Amit Shah Breaks Silence on Maharashtra Impasse, Says Shiv Sena's New Demands Not Acceptable to BJP

File photo of Union Home Minister Amit Shah.

File photo of Union Home Minister Amit Shah.

Reacting to the Sena's statement that it was not given enough time to prove its majority in the House, Shah said political parties in Maharashtra were given 18 days before central rule was imposed.

New Delhi: BJP President Amit Shah on Wednesday said no one had earlier raised objections when Prime Minister Narendra Modi and he had publicly projected Devendra Fadnavis as the party’s chief ministerial face in Maharashtra were the BJP-Shiv Sena alliance to win the Assembly elections.

“Before elections, the Prime Minister and I said many times in public that if our alliance wins, then Devendra Fadnavis will be the chief minister,” the Union Home Minister told news agency ANI in an interview. “No one objected back then. Now they have come up with new demands, which are not acceptable to us.”

In his first comments on the political crisis in the state, Shah said he was not in favour of mid-term elections and noted that all parties have six months to stake claim to form government if they manage a majority.

In his statement and following tweets, Shah rejected Sena chief Uddhav Thackeray's claims that the BJP had agreed to share the chief minister's post with the ally, saying PM Modi many times and he "at least 100 times" had said in public during the Assembly elections campaign that Fadnavis will again head the government if the alliance gets a majority.

The Sena then never questioned their assertions but has now put forth demands that are unacceptable to the BJP, Shah said. "We got people's mandate but now our ally has made demands, which are unacceptable to us," he said.

But Shah did not disclose the details of the agreement between the two allies, saying it is not the values of the BJP to bring to public what has been discussed in private.

The state has been in political limbo since the results of the Assembly elections were announced on October 24 -- the BJP won 105 seats and its ally won 56. Sharad Pawar’s Nationalist Congress Party (NCP) won 54 and the Congress 48 in the 288-member House. The BJP was unable to touch the halfway-mark on its own.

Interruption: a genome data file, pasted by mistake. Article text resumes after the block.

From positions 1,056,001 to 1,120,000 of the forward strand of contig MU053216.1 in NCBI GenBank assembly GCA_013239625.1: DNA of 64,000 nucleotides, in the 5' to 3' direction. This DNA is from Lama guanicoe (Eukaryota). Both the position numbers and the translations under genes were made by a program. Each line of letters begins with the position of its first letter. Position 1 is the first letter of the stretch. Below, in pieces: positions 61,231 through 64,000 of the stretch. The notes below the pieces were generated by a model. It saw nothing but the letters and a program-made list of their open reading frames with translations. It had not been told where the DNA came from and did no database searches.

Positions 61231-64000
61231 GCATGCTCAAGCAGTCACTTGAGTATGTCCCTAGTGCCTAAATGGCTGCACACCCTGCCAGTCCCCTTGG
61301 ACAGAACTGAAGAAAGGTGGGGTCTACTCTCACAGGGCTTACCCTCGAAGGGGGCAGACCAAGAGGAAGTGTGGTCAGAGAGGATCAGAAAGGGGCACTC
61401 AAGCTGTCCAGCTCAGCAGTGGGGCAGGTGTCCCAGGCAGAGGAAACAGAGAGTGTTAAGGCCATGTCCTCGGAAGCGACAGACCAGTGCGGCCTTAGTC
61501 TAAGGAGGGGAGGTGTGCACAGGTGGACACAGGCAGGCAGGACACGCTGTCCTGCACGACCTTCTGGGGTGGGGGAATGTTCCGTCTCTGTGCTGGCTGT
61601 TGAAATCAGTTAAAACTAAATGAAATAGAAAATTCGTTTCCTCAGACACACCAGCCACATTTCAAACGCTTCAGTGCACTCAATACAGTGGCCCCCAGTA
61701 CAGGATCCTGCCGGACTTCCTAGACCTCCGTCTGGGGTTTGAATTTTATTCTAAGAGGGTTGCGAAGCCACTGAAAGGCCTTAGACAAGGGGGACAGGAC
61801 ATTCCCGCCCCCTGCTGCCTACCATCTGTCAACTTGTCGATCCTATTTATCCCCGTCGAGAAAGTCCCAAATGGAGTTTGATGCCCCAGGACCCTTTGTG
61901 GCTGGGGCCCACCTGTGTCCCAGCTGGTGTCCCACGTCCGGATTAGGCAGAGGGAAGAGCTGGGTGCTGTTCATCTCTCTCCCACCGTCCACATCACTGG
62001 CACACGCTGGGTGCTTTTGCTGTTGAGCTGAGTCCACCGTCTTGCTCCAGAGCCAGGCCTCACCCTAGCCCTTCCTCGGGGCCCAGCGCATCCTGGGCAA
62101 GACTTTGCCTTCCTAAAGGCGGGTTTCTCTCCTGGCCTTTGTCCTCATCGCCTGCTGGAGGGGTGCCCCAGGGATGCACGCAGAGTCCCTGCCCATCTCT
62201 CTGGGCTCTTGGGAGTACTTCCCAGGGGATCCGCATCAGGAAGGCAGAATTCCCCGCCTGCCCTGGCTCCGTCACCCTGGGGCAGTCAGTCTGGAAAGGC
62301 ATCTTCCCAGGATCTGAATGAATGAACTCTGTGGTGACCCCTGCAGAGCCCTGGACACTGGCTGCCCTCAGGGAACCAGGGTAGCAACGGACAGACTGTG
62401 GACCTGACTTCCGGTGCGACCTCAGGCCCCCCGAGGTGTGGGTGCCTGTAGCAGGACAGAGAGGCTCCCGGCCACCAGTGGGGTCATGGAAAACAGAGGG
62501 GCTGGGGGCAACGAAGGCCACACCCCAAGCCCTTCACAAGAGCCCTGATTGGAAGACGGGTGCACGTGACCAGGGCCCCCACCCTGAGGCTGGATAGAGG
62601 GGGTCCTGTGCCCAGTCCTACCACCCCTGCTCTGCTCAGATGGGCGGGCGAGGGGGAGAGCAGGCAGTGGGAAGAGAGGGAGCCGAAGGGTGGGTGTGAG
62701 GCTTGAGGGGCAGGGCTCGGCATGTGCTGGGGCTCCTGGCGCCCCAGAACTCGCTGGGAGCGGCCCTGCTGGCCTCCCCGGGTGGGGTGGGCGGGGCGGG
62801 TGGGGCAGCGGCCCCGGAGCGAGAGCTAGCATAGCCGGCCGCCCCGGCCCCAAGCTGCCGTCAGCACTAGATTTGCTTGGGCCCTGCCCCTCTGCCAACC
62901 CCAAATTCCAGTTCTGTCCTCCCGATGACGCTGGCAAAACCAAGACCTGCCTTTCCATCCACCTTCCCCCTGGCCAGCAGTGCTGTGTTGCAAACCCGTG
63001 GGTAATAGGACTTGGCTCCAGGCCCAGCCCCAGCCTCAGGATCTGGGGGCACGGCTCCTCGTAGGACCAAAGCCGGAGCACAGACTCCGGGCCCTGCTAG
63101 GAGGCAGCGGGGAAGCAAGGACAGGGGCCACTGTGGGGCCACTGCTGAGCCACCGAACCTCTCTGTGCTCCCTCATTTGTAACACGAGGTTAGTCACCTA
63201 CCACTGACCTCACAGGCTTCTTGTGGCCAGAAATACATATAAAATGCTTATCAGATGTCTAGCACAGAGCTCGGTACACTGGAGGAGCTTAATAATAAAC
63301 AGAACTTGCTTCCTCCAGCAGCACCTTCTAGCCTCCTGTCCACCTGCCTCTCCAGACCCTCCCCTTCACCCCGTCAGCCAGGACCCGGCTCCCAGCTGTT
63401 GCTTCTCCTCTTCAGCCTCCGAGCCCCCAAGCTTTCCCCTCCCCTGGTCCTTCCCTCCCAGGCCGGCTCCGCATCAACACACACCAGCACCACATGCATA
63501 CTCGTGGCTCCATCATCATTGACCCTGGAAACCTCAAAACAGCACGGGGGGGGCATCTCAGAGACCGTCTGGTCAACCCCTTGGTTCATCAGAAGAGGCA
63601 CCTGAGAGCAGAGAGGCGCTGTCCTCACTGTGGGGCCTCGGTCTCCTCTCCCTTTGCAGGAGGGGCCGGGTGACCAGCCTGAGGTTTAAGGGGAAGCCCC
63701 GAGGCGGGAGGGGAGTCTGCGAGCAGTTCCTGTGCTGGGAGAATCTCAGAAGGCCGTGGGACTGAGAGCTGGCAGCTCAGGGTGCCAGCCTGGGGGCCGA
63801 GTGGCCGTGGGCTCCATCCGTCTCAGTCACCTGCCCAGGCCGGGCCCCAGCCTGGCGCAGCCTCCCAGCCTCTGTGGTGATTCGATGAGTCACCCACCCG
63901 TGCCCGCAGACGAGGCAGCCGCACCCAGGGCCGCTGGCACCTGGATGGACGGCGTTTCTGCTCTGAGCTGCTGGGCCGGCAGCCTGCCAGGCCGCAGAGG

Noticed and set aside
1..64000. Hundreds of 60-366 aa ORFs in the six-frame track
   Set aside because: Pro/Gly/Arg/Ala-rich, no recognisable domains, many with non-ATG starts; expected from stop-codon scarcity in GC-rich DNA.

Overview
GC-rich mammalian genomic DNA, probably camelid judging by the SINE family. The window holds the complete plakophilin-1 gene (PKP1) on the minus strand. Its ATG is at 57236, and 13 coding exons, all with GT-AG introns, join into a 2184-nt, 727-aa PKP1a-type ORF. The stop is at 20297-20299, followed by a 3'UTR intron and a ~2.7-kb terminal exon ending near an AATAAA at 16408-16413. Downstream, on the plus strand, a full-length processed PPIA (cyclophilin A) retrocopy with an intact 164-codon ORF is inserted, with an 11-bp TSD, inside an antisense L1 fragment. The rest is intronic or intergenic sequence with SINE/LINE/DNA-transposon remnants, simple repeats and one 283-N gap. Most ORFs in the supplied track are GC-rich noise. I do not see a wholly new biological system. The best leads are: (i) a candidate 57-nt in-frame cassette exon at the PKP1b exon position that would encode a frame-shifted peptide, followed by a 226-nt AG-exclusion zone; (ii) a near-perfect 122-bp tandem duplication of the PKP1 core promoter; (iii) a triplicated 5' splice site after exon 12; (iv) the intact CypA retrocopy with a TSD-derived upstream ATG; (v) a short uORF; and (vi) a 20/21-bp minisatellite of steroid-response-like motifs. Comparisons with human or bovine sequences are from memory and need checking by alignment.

The Sena snapped ties with its ally after its demands for a rotational chief ministerial post were rejected, with Fadnavis stating no such agreement had been in place before the elections. Saying that he had been “hurt” and his family branded “a liar”, Sena chief Uddhav Thackeray parting ways with the BJP.

President's rule was imposed in the state on Tuesday after Governor Bhagat Singh Koshyari sent a report to the Centre, stating that the formation of a stable government was impossible in the current situation despite all his efforts. Koshyari had invited the three largest political parties — the BJP, Sena and the NCP — to put forth their claim to form the government, but all three had expressed their inability.

Reacting to the Sena’s statement that it was not given enough time to prove its majority in the House, Shah said political parties in Maharashtra were given 18 days before central rule was imposed.

“The Governor invited parties only after the Assembly tenure ended. Neither the Shiv Sena nor the Congress-NCP staked claim and neither did we. Even if today any party has the numbers, it can approach the Governor,” said Shah.

The Sena, which had sought more time from the Governor to prove its majority, had rued that while the BJP was given "15 days" to form the government, the regional party had got merely 24 hours.

Shah accused the opposition of doing "outright politics" over the Centre's decision to impose President's Rule, maintaining that any party can even now stake claim before the Governor to form a new government in the state if it has a majority. He said it is unhealthy to drag a constitutional office (of the Governor) into politics in such a manner.

In a series of tweets in Hindi, Shah reiterated that no party was able to prove a majority even after 18 days had passed after the announcement of the election results. He said President's Rule was necessitated so that the opposition could not accuse the Governor of running an "indirect BJP rule" in the state, adding that everybody now has six months to meet the Governor to stake a claim if they have a majority.

In a separate tweet posted by the BJP, Shah said he is not in favour of mid-term polls in the state.

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